Do you have a schedule that is so packed, you can’t even get it all done? This is a struggle for so many of us and the question is, how do I simplify it?
In the culture of today, this is normal. It’s “normal” to have things scheduled for every family member from 8 AM to 7 PM. It’s “normal” to have your children in several extra-curricular activities and to spend more time driving offspring around than you do veg together at home.
The first step in simplifying your schedule is to remove things that no one wants to do.
If you hate doing it, find a way to stop doing it.
I personally don’t enjoy meetings. I never want to be on a committee. I don’t mind putting in hours to get something accomplished, I don’t mind pitching-in in other ways. But the last thing I want to do is sit in a meeting. This automatically rules out PTA.
As soon as I say that, I breathe a sigh of relief. I will make cookies for the bake sale and donate things for silent auctions, but the idea of sitting in a meeting to decide when to do those things makes me want to hide in a dark corner and rock.
Perhaps it’s things the kids have that need to go. If they hate taking music lessons, evaluate how important it is that they have them. Is it O.K. that they complete the basics of the instrument and then stop? Who is insisting on the lessons and what is the core reason that motivates that decision?
Or maybe they really don’t like chess club, but signed up because it’s “that’s just what you do.” And now twice a week, it takes up time when they would rather be home building with Legos.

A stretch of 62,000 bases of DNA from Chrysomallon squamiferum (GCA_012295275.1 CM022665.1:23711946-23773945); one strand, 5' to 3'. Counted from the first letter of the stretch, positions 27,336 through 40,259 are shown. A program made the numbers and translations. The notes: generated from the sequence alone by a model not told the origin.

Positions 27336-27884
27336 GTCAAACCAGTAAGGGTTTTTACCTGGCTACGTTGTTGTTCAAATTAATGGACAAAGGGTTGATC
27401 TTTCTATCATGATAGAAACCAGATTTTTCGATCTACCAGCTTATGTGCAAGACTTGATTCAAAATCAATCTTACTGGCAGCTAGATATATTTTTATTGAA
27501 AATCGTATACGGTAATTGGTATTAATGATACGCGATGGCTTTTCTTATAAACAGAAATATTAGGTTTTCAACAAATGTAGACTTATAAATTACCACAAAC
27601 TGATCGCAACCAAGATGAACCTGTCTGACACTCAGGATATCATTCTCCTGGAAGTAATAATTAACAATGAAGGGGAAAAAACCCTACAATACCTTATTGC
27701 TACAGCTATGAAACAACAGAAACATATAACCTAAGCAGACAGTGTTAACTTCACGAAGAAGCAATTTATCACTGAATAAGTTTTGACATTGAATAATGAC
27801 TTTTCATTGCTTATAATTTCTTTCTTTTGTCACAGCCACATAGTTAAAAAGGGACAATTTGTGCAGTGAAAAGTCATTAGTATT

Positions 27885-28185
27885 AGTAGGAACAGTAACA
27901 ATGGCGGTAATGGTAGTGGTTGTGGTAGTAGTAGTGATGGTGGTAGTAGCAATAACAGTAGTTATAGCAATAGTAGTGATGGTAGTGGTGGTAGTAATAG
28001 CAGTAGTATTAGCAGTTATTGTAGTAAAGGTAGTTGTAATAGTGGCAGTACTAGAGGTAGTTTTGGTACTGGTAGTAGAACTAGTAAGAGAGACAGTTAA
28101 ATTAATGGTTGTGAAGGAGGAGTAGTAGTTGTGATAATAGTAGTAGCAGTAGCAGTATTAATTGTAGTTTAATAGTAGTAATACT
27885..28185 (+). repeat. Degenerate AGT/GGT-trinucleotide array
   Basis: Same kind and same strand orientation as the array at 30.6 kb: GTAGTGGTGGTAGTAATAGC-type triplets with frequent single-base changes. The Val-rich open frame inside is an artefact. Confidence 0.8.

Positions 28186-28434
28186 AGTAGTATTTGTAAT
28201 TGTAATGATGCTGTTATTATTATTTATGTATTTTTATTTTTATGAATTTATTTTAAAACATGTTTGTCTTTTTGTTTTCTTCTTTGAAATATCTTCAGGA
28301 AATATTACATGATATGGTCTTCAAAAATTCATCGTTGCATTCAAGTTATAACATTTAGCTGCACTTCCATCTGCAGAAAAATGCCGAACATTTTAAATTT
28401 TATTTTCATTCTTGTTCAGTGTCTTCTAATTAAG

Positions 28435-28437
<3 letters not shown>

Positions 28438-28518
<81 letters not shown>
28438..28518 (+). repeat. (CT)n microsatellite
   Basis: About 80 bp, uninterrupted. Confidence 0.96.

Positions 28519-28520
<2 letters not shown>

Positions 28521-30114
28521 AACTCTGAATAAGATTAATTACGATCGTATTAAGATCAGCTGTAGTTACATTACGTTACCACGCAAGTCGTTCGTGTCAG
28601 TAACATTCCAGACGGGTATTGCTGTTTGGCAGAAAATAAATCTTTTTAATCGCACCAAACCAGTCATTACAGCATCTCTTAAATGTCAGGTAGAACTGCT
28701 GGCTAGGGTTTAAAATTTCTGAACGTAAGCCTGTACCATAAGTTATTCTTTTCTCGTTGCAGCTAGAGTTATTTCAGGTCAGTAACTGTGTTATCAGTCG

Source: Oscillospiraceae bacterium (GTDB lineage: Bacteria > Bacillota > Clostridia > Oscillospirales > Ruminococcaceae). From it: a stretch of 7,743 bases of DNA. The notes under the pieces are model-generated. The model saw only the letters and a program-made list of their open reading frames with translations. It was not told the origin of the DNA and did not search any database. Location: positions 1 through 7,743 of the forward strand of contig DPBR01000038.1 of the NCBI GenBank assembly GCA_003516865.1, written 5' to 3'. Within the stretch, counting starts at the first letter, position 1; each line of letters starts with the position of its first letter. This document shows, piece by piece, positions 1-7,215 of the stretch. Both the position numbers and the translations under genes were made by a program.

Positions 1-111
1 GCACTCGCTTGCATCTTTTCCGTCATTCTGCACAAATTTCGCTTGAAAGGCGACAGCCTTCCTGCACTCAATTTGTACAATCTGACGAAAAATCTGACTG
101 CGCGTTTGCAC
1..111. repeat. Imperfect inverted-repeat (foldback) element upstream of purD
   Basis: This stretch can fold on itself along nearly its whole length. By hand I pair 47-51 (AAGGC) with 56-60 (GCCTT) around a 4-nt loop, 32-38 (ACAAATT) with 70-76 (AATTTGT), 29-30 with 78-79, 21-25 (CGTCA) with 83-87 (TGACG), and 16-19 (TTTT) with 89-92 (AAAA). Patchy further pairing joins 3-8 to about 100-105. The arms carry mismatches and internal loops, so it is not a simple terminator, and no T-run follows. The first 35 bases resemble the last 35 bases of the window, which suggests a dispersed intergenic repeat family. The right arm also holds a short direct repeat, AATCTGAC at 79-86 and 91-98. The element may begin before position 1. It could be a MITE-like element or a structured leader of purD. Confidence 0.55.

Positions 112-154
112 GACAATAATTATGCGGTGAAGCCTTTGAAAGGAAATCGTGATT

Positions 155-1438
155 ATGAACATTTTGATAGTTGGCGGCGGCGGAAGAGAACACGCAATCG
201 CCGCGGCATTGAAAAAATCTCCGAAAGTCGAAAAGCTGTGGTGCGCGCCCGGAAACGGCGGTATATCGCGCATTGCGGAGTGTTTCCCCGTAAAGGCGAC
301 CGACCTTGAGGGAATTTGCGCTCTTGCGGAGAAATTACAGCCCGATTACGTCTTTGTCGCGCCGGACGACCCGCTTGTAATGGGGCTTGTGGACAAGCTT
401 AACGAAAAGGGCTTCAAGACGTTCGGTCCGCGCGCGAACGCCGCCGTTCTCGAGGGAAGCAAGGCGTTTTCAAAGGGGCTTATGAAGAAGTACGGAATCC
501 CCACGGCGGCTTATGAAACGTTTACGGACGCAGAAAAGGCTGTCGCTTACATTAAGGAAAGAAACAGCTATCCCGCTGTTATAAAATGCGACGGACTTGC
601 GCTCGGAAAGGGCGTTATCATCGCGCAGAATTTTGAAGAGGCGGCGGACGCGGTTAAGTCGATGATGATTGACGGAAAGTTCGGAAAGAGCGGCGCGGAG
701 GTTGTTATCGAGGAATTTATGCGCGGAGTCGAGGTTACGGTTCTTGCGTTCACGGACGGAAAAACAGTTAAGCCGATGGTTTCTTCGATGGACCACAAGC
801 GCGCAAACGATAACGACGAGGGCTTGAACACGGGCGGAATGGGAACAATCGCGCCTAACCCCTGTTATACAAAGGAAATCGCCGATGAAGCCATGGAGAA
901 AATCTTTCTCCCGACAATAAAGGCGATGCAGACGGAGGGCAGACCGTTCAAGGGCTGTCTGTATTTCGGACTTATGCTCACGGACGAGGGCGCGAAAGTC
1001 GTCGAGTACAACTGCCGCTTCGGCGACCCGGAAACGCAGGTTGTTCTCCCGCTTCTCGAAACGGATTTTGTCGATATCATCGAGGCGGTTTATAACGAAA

If you can’t get out of the current commitment, then plan a way to have this be your last go-round.
If you are a member of the PTA but recognize that you don’t want to be. Follow through with this commitment and let people know that you won’t be participating again next season.
If you’re committed to music lessons for the entire school year, then follow through with that, but plan on stopping at the end of the school year.
Most of us think we can accomplish way more than we actually can in the time given to us. Maybe it’s the coffee and maybe we aren’t honest with how long things take, either way, we find ourselves rushed and running late because when we made the appointment across town, we didn’t account for traffic adding so much to our travel time and that 30 minutes between school and trombone lessons seemed like plenty of time when it was being scheduled.
When you have your calendar out, limit what you allow there. If you have a day that is packed, don’t plan to squeeze in extra.
Keep plenty of time open between appointments. Consider where you live and what the commute is like on a typical day. Give yourself some “breathing room” in between. This means planning to leave 10 – 15 minutes before you “need” to.
When you are booking things on your calendar, schedule it so you have that extra 15 minutes before an appointment.
Block out time for nothing.
The only tool you have for creating more time is the word “No.”
Plan out times on the calendar to not have plans. This means that if you mark Wednesday night from 6-10 as “veg time” then guard that commitment as you would an important doctor appointment.
If you want more time to enjoy family or work on hobbies, then stop giving your time away to other things. Make these commitments to yourself and your family and keep the commitments. If it’s on the calendar, then you have plans and you can say “no” to whatever opportunities or obligations that come up.
It’s good to be selfish about those times. This is self-care; family-care.
Time to stop letting other people’s priorities take precedence over your own.